BUCKFIELD — Much of Western Maine and the state know about the large, educational, productive vegetable garden at Buckfield Junior-Senior High School.
Now, the entire country does.
Gretchen Kimball, a seventh-grade language arts teacher, and Annette Caldwell, an eight-grade math teacher, were recognized Wednesday morning at the State House in Augusta by the U.S. Department of Agriculture for receiving one of only five nationwide awards for Excellence in Teaching about Agriculture.
For seven days, starting June 20, the two teachers will attend workshops in Fort Lauderdale, Fla., at the 2011 National Agriculture in the Classroom Conference. It will likely give them even more ideas for teaching students to problem solve through gardening and other agricultural practices. Not that they need them.
The two teachers, with the support of school staff, community and students began their ambitious plans to teach through agriculture three years ago.
Since then, the two have successfully received grants for a greenhouse where students start many seedlings, for a composting facility, and for a vegetable stand, among other ventures.
Next year, the two plan to start a beekeeping operation for pollination of the crops, and the production of honey. Later, they hope to construct an outdoor classroom.
The idea for the garden came about three-and-a-half years ago when Kimball and Caldwell reviewed the results of a survey of Oxford County students that showed obesity was a problem.
“We decided to grow a garden,” said Kimball, who also grows vegetables at home.
The project has grown over the years, as has the recognition of the school’s success with it. That recognition, particularly with the national award, and earlier, with the state award for operating the best agricultural educational project in the state, is the major satisfaction for Caldwell and Kimball.
“It brings recognition to our school, students and staff,” Kimball said.
Caldwell said people have responded to the garden’s success by offering to write additional grants and some businesses have offered to give new products to try.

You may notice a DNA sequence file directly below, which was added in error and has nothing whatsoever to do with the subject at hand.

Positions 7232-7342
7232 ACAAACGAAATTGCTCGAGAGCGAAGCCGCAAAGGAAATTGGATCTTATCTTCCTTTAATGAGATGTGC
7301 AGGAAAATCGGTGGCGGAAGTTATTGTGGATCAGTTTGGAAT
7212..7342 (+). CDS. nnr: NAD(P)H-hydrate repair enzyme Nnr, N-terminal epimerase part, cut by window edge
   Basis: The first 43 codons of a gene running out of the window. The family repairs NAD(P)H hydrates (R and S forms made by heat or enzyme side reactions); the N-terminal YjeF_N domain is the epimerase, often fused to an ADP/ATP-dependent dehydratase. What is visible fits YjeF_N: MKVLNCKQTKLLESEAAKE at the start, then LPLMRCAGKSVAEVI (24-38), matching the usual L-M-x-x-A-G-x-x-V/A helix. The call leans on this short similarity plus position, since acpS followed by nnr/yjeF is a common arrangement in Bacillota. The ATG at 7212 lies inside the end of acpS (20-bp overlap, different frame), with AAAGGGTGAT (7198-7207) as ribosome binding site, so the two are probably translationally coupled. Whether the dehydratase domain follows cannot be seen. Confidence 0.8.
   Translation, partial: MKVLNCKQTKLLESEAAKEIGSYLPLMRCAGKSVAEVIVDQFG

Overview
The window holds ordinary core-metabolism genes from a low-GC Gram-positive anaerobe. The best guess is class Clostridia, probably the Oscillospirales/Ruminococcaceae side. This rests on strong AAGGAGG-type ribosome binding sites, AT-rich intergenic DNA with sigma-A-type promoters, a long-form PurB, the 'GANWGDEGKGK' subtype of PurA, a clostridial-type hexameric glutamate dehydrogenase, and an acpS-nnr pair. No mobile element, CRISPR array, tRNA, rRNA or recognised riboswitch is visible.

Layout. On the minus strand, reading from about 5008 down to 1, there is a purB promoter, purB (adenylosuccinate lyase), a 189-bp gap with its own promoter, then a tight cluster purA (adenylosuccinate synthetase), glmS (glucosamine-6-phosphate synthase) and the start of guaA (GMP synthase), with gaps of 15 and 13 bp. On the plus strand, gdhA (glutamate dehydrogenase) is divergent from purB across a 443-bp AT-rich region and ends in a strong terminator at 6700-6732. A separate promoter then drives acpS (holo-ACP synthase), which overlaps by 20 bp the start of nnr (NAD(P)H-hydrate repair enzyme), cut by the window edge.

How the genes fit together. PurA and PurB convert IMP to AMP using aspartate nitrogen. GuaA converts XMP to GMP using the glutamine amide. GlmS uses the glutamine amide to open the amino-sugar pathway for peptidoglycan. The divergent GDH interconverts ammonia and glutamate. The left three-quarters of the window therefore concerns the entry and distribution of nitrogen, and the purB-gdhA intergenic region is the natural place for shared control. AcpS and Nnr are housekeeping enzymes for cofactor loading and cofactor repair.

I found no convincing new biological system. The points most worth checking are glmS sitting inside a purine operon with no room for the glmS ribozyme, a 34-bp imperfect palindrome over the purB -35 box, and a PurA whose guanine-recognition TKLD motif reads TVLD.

Most of the seeds are donated, and at least one area farm provides organic fertilizer.
In addition to selling some of the produce at the vegetable stand, which will open sometime in July, some is used in the school’s cafeteria and for the school’s annual public harvest supper.
Although middle school students are the primary “laborers” and learners in the garden, high school and elementary students have also helped out.
The two teachers said students in the summer school program will help maintain the garden during July, and Kimball and Caldwell, as well as volunteers, will continue the work in August.
Several fall crops are planted, or will soon be, so that when middle school students return to classes in the fall they will have a chance to continue using the garden project in their language arts, math, and other classes.
Caldwell and Kimball said the national award made them feel respected and appreciated for the work they, with the support of the school, have initiated.
They were particularly appreciative of state Rep. Terry Hayes of Buckfield who led a legislative sentiment and encouraged them all along the way.
The project was nominated for national recognition by Willie S. Grenier, executive director of the state’s Department of Agriculture, Food and Rural Resources.
The students are proud of what they do in the garden.
“When kids have ownership, it’s priceless,” Caldwell said.